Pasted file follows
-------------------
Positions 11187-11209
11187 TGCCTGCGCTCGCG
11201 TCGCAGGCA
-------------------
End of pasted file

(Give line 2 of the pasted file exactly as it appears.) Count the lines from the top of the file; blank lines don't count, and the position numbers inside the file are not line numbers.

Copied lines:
11187 TGCCTGCGCTCGCG